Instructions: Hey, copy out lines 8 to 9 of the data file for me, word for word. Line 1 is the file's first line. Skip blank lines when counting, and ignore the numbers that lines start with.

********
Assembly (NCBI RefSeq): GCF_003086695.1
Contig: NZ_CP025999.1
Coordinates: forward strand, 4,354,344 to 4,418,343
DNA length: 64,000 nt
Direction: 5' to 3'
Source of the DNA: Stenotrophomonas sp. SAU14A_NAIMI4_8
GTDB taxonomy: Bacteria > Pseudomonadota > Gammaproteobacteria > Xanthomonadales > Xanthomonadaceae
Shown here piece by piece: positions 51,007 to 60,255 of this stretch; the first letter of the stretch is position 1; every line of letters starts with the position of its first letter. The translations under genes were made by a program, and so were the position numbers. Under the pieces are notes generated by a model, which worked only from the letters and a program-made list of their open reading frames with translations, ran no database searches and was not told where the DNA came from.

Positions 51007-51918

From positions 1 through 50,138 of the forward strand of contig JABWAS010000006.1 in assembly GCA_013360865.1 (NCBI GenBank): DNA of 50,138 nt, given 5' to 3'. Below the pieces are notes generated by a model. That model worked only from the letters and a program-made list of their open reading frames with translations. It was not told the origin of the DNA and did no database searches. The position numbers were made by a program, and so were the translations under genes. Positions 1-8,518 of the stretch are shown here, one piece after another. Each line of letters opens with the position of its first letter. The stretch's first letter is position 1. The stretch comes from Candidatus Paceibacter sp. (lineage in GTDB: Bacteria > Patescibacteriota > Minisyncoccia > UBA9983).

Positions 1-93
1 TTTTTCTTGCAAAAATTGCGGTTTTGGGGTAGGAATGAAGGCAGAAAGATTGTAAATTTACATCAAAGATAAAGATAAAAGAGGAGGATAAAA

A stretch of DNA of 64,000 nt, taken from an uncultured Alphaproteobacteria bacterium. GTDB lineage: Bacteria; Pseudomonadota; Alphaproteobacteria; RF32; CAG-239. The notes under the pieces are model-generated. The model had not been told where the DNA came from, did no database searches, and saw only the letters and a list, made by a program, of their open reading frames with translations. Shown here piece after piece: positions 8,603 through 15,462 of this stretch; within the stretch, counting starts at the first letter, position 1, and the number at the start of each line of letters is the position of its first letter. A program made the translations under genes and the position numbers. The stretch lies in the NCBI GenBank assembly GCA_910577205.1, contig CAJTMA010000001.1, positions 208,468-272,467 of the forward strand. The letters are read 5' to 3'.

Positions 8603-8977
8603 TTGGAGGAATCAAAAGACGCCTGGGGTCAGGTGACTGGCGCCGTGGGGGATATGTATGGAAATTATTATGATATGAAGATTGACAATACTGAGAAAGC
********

Shown here piece by piece: positions 51,007 to 60,255 of this stretch; the first letter of the stretch is position 1; every line of letters starts with the position of its first letter. The translations under genes were made by a program, and so were the position numbers. Under the pieces are notes generated by a model, which worked only from the letters and a program-made list of their open reading frames with translations, ran no database searches and was not told where the DNA came from.

Positions 51007-51918